In Flames – Sounds of a Playground Fading (2011)

Posted: June 7, 2011 in Music

Since their inception in 1990, In Flames has been the topic of plenty of conversation over the years. Formed in Gothenburg, Sweden the band – along with neighbor bands Dark Tranquility and At The Gates – created the unique sound and genre known as melodic death metal. As pioneers of the sound, they have released nine studio albums, with their tenth album – Sounds of a Playground Fading – hitting store shelves and online music retailers June 21, 2011.

The “Gothenburg sound” is mentioned frequently in metal music, and set the tone for many of today’s modern and popular metal subgenres, most obviously metalcore. Modern acts Trivium, As I Lay Dying, Omnium Gatherum and Killswitch Engage all cite In Flames as their main musical influences, with tons of other bands mentioning the group in long lists of inspirations.

Yet with so much name-dropping and respect given from the metal world, In Flames has fallen upon an enormous amount of criticism over the last few years. With such legendary status and a deep catalogue of albums, you would think the naysayers would be silenced by the millions of fans the band has amassed, but for some reason the criticism keeps coming.

A large faction of metal “purists” (read: assholes) constantly berate the band for ruining the melodic death metal scene by constantly changing their sound from album to album and disregarding their original fan base by altering the approach and construction of their earlier work. These rantings have spread into the music-critic world as well, with the bands last few albums being absolute slaughtered by metal’s main writers. So what exactly has the band done wrong to garner such vile attacks in the media and metal community?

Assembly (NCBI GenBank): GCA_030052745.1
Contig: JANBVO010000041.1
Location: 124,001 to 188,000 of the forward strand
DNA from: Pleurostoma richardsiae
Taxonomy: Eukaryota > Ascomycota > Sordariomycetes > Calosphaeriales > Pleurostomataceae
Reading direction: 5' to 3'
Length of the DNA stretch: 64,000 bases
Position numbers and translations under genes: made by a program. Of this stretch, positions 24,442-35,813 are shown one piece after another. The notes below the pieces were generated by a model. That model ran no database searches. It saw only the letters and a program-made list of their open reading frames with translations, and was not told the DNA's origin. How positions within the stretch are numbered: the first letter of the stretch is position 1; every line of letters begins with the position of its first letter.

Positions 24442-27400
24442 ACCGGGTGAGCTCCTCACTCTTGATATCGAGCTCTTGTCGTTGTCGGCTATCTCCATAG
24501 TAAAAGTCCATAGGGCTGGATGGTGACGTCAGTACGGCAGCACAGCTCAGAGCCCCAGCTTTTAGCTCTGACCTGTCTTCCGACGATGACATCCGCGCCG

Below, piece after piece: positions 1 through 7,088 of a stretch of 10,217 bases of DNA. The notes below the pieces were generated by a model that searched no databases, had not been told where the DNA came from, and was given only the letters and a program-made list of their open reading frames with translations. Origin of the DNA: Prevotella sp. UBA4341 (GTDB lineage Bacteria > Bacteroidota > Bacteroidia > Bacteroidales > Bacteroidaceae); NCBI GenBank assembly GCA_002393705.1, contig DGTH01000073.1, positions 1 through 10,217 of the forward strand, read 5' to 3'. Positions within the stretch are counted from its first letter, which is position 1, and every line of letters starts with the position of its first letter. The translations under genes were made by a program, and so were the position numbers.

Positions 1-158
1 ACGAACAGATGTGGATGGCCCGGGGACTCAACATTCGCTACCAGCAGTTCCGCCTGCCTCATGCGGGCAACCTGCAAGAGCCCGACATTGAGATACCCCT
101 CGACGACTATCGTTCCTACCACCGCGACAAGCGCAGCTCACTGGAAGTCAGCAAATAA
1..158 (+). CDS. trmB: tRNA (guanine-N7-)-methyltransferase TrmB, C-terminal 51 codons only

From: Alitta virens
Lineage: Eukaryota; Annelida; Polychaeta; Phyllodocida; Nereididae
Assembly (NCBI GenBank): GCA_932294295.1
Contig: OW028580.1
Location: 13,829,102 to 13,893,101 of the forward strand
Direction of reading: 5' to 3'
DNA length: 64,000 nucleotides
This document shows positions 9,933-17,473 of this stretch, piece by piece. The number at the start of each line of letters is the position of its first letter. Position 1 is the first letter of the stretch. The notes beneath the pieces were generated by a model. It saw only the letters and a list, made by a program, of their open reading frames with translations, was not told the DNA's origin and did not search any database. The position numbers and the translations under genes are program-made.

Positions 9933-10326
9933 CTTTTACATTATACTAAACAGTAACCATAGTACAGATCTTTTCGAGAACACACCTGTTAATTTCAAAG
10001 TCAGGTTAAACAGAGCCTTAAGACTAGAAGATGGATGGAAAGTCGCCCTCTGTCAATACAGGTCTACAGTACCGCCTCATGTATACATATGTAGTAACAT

Absolutely nothing.

Granted, Sounds of a Playground Fading is the next step in the band’s slow departure from the sounds of Lunar Strain and The Jester Race, but the transition over ten albums has been, at least for me, subtle and natural. If I want to listen to Whoracle, I’ll pull out the CD and give it a spin. What I think In Flames has given metal over the years is a slightly new take on the genre each and every album. When I read a book, I like each chapter to be a little different, slowly building to a triumphant and poignant finish – and that’s exactly how I feel about In Flames. The first album sucked me in, and each album after has been a new chapter in the band’s legacy.